Regarding the engine, the Z4 supposedly was capable of putting out 13 more horsepower out of the same engine as my old Z3, and hence should should have been faster. Of course, with this “manumatic” transmission, I could not make a fair comparison—my Z3 with a stick felt more direct and responsive, as I’m sure a Z4 would with a proper transmission. However, according to BMW’s own promotional material, the Z4 takes 7.1 seconds to go from 0-60 mph, whereas the Z3 required only 6.9 seconds.
Finally, to wrap up the impressions of the car, I must talk about the styling of the Z4. While it looks all right from some angles, most notably from the rear or rear three-quarters with the top down, it still has not grown on me. Top up, the car looks at best awkward and at worst atrociously cartoonish.
For sure, it is not nearly as beautiful as a Z3. Even today, when I see a Z3, I look and think “what a great-looking car,” whereas the Z4’s aesthetics are interesting, but not gorgeous. According to BMW, the Z4’s shape is the result of “twisting planes” and is “a dance between light and shadow”. Now if only Chris Bangle’s styling artists could create a shape as well as BMW’s marketers can write!
The same applies to the interior: whereas the Z3’s was classic, evoking the chrome-faced gauge-laden dashes or many older British sports cars, the Z4’s tries hard to look stark and avant-garde. By having “knee-airbags,” the need for knee bolsters is eliminated and results in a thinner-looking, more minimalistic dash. But the interior looks a little too plain to me.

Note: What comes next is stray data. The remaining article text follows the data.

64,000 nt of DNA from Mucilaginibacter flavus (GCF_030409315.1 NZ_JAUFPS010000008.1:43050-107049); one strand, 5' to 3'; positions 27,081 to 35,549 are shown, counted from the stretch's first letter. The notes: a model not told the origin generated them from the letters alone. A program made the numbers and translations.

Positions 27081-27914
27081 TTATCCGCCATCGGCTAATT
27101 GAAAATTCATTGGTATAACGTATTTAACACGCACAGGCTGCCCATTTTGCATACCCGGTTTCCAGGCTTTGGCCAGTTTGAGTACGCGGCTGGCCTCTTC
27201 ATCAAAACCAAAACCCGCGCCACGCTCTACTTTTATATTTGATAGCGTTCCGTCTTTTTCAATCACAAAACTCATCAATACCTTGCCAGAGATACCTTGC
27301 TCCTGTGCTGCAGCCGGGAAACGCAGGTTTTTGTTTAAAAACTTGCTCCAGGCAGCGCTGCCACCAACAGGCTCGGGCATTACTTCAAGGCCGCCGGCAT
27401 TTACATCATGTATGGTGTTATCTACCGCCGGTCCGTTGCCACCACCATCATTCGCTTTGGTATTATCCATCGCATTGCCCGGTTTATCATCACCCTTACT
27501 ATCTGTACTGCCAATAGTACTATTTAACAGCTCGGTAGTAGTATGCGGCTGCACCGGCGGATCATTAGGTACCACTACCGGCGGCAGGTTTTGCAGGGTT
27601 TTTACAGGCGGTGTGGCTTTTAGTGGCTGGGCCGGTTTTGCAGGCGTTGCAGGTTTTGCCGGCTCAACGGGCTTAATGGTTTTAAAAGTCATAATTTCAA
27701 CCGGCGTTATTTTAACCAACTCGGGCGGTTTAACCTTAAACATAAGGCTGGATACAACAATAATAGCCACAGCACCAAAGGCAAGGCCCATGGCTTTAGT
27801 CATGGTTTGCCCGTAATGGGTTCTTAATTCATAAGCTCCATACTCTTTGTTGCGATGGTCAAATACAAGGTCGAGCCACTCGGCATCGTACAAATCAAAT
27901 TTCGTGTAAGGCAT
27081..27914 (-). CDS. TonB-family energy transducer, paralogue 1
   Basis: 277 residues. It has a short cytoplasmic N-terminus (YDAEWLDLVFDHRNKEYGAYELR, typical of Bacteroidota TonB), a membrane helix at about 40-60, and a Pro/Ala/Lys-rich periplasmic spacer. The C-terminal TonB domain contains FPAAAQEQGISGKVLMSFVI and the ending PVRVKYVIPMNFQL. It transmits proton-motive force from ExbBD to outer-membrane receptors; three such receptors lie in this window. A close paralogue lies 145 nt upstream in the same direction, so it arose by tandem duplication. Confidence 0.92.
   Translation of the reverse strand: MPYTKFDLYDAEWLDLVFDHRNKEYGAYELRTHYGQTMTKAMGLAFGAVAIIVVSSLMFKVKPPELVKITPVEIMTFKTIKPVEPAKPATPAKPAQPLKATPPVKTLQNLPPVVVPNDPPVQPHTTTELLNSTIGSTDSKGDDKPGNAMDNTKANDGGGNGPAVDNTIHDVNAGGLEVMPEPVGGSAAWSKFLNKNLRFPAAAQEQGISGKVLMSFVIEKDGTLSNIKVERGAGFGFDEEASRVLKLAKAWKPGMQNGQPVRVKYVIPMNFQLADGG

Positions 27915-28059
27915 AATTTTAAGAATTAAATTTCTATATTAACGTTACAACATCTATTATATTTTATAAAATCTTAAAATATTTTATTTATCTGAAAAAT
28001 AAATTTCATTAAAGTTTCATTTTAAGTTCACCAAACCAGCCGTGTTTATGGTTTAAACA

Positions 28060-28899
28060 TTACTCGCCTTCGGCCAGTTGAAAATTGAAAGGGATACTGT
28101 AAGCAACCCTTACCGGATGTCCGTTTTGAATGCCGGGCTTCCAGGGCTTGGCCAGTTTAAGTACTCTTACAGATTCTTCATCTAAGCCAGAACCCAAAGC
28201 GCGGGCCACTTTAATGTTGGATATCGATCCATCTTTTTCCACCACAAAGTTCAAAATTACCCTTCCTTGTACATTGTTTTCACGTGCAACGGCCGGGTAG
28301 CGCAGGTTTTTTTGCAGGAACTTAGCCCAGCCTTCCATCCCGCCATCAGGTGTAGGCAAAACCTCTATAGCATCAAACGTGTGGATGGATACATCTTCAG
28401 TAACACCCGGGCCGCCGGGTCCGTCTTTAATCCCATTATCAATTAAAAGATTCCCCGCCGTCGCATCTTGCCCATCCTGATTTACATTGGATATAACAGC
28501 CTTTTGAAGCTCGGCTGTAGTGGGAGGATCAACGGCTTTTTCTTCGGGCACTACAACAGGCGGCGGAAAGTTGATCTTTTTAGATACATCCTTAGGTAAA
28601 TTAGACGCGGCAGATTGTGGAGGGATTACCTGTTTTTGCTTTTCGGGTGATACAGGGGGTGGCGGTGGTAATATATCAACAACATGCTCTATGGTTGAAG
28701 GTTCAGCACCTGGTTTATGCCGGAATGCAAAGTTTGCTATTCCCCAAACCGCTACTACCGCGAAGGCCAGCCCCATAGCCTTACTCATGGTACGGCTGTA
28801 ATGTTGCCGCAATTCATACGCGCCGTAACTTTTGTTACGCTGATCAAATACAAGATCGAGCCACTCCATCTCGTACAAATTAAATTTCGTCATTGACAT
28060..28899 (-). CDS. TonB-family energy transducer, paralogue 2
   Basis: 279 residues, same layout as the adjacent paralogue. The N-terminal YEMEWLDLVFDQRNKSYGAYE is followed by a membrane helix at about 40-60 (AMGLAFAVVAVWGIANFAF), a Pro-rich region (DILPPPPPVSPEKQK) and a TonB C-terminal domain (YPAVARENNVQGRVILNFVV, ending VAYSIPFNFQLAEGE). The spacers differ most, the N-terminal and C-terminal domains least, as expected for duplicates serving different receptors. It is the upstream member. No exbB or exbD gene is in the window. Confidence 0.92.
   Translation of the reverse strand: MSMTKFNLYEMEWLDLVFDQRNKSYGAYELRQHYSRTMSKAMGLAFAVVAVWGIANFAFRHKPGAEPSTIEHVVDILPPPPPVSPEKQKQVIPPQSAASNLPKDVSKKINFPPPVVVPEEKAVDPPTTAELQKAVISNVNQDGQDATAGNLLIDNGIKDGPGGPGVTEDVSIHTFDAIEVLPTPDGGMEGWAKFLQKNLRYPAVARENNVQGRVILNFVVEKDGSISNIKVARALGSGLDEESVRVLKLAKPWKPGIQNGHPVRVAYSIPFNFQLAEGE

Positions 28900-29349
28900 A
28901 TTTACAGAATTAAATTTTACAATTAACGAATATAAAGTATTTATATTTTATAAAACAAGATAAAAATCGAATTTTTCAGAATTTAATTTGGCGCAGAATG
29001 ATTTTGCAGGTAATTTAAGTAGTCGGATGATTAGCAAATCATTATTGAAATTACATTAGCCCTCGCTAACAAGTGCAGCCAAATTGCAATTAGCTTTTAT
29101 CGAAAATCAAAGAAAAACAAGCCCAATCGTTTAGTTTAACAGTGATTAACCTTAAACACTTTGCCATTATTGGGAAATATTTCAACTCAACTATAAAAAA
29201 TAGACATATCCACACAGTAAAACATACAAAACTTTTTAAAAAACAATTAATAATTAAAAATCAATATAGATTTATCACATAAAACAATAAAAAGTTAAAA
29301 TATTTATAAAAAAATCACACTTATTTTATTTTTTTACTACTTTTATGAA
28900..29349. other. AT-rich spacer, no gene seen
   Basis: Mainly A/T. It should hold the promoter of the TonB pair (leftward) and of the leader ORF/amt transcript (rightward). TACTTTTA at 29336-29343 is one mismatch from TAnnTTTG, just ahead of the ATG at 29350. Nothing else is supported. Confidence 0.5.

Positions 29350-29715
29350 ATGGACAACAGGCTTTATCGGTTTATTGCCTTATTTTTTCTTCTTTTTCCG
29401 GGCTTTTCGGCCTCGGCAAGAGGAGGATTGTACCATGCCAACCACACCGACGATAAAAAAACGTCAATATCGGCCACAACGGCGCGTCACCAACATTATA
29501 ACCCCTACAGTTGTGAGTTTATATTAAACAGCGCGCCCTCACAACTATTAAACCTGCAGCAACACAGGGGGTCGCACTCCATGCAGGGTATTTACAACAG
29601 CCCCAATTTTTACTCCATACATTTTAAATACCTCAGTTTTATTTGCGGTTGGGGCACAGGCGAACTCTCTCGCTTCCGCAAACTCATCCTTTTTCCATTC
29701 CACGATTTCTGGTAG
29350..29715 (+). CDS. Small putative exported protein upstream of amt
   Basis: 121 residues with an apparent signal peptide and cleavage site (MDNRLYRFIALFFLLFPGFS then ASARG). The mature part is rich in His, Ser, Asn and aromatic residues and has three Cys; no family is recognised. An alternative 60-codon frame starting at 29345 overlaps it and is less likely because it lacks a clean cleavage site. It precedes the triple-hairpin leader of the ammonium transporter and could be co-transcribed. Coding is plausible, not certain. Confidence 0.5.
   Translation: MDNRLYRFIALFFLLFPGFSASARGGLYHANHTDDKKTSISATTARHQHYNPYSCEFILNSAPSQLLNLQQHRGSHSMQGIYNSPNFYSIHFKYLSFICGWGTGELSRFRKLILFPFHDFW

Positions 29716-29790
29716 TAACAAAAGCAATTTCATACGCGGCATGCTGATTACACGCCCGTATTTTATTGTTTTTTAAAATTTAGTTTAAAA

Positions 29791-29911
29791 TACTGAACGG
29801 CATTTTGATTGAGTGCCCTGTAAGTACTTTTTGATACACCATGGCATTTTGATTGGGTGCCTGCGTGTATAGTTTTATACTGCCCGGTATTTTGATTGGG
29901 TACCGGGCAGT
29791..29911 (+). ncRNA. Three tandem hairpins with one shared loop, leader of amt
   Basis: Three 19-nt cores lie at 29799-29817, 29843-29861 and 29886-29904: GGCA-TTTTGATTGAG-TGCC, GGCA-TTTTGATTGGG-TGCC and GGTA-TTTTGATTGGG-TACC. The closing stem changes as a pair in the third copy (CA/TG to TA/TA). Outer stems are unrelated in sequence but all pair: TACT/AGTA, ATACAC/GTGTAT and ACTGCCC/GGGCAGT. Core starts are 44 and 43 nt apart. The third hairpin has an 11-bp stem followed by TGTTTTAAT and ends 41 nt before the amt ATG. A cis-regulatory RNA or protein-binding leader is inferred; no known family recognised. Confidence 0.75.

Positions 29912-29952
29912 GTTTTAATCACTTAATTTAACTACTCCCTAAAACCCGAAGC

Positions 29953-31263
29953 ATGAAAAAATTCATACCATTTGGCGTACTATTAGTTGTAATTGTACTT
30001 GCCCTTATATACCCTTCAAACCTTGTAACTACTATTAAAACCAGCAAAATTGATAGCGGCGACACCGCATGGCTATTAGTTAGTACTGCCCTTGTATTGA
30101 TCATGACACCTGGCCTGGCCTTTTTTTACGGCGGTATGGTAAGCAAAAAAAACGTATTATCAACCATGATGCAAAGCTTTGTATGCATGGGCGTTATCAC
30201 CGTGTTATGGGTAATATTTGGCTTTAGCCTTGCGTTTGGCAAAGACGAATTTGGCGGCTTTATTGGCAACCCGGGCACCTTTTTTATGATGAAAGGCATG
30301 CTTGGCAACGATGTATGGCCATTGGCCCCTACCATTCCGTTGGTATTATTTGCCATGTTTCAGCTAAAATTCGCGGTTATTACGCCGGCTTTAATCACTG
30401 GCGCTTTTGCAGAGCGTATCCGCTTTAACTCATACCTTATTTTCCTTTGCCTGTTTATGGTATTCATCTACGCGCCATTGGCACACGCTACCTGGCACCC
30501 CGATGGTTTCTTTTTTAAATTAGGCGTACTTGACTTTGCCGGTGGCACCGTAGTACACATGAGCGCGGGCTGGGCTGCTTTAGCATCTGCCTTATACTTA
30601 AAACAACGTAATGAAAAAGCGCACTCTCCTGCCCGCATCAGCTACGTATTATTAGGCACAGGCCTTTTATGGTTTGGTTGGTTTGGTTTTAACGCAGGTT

I drove this sedan to see if a sporty sedan could ever tug at my emotional strings the way a roadster can.
It had the same engine as the Z4, but for some reason the 3-series I drove seemed more powerful than the Z4. Maybe I got that sensation from being able to hear the engine rev better in the sedan (I drove the Z4 with the top down, of course). Otherwise, even with the sunroof fully open and handling that was as good as just about any sports car, the quick and short answer was: no. At least not as a replacement for a sports car—I will always have to have at least one two-seat convertible in my stable.
While it was fun to be able to test-drive BMW’s latest offerings and truly appreciate them inviting me to try them out (and especially applaud them for contributing to breast cancer research funds), I came away thinking if I ever had to choose between a Z3 and a Z4, I would choose the Z3 in a heartbeat. Z3s are also a lot more affordable since there is a large used market for them now.
That said, I don’t have to choose between a Z3 and a Z4, as a couple of years ago I already replaced my Z3 with another convertible I love—my ’91 Alfa Romeo Spider. While the Spider cannot match either of those in terms of raw handling or speed, the Spider has about twice as much cargo room as either of them and gets as much as 35 miles per gallon, all while providing a very satisfying motoring experience. It doesn’t depreciate, and eludes a certain Italian charm that neither of the Bavarians have (in contrast, the Bimmers scream yuppie). Furthermore, I greatly prefer my Spider’s styling over the Z4. Like the Z3, the Spider’s styling is simply classic and timeless, rich with heritage and low on gimmick.